Updated: March 4, 2021 9:49:48 am
One incident officially flagged in the government’s justification for a bigger say in the functioning of the IIMs last year was a case involving a PhD thesis at IIM-Ahmedabad in which the Institute’s director, Erol D’Souza, had put his foot down.
This was a dissertation with three essays on electoral democracy approved for the award of PhD degree at a seminar chaired by D’Souza in March 2020.
The Ministry of Education (MoE) had asked the Institute for a copy of the thesis in April 2020 after Rajya Sabha MP Subramanian Swamy sent a letter to the Prime Minister alleging that the thesis said the Bharatiya Janata Party (BJP) and the Bahujan Samaj Party were “ethnically constituted” parties. And that the BJP is a “a pro-Hindu upper caste party.”
In his letter, Swamy said the PM was not an upper-caste leader and such depictions were “propagated” by British historians to show India was never “one country” and its society was never united.
Swamy had urged the government that IIM-A should be directed to “re-examine” the thesis by independent professors and that the PhD kept on hold until then.
When asked to share a copy of the thesis, D’Souza wrote to the MoE saying that the Ministry is not an arbiter of complaints regarding a thesis.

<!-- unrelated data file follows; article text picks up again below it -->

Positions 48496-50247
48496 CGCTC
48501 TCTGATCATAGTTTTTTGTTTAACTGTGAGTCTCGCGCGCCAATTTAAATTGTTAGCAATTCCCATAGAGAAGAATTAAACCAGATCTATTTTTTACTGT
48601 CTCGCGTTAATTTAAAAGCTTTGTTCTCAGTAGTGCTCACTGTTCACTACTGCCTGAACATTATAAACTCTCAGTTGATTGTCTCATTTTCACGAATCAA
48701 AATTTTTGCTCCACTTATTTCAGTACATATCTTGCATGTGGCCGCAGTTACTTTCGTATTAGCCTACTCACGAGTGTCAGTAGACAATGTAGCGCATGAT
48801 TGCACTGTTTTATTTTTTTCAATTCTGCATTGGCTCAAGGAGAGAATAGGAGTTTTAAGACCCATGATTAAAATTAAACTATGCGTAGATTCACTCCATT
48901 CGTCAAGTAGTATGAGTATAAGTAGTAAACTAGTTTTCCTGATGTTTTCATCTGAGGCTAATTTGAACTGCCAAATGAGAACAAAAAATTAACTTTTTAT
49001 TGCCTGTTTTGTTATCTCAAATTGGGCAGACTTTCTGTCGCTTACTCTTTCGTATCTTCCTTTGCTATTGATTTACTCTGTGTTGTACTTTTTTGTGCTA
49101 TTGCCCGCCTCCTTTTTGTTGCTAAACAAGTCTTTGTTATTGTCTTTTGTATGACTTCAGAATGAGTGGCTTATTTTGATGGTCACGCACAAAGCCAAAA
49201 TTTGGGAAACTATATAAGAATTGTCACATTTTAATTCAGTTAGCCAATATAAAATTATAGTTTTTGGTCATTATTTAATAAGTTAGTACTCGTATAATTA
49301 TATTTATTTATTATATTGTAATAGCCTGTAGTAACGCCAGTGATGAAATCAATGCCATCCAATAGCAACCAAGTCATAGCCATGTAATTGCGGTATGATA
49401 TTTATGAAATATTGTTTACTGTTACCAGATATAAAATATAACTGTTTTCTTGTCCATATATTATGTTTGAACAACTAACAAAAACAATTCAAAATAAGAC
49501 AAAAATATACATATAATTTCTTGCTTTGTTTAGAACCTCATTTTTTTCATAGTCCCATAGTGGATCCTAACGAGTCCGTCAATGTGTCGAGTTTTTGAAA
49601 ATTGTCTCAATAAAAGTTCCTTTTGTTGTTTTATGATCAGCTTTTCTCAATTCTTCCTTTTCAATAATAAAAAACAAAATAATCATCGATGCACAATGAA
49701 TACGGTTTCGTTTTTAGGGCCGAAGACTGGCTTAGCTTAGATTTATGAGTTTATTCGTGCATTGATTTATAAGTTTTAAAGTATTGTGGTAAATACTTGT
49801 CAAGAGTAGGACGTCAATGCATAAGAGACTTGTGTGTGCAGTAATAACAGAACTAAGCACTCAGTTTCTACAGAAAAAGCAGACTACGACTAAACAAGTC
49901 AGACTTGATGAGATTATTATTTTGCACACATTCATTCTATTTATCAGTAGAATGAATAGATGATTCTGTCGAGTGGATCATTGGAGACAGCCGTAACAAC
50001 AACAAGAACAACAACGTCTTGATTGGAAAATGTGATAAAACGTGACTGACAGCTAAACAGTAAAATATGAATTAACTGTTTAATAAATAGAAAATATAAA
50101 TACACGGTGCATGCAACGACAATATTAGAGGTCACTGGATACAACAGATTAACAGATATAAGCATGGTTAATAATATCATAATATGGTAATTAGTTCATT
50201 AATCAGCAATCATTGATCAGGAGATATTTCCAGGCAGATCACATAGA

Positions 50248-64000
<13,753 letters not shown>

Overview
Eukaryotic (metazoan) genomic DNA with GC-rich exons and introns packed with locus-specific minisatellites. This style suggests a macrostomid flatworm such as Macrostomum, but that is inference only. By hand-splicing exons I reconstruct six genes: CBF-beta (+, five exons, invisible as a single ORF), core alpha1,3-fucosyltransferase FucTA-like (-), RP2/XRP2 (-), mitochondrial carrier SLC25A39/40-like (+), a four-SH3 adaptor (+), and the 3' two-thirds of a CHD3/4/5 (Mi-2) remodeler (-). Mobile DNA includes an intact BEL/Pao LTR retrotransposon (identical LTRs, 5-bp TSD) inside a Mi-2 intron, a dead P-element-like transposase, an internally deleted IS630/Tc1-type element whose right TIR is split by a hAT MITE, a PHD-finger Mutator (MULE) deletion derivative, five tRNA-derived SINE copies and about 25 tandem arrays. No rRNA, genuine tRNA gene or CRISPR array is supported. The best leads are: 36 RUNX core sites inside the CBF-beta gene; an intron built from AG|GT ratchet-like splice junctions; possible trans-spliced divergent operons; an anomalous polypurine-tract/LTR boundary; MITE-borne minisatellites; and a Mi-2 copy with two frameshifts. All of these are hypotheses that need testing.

He is learned to have also said that the Thesis Advisory and Examination Committee of the Institute had read the thesis, and parts of it were presented to a select academic community at the viva, and anyone having a complaint should have raised at these forums.
When contacted by The Indian Express on Monday, D’Souza declined to comment. Sources said he had been sent another “reminder” regarding the ministry’s request to which his response has not been received.
D’Souza declining to share the thesis was cited in the government’s justification for seeking powers to initiate an inquiry against the Board of Governors (BoG) of an IIM, if it’s ostensibly found to be acting, what the government thinks, is in contravention of the IIM Act.
That proposal has been shelved after the Law Ministry rejected the idea on the ground that it’s inconsistent with the provisions of the IIM Act, which gives unprecedented autonomy to the 20 business schools. And that any provision permitting the government to take punitive action against the institute can only be introduced through an amendment in the law.
This is playing out amid a larger debate on the IIMs’ institutional autonomy and accountability. The latest in this is the controversy in IIM-Calcutta where the Board of Governors and a significant section of the faculty have objected to the Director with the Board clipping her powers of appointment last week even though the rules of the IIM Act have no such provision.
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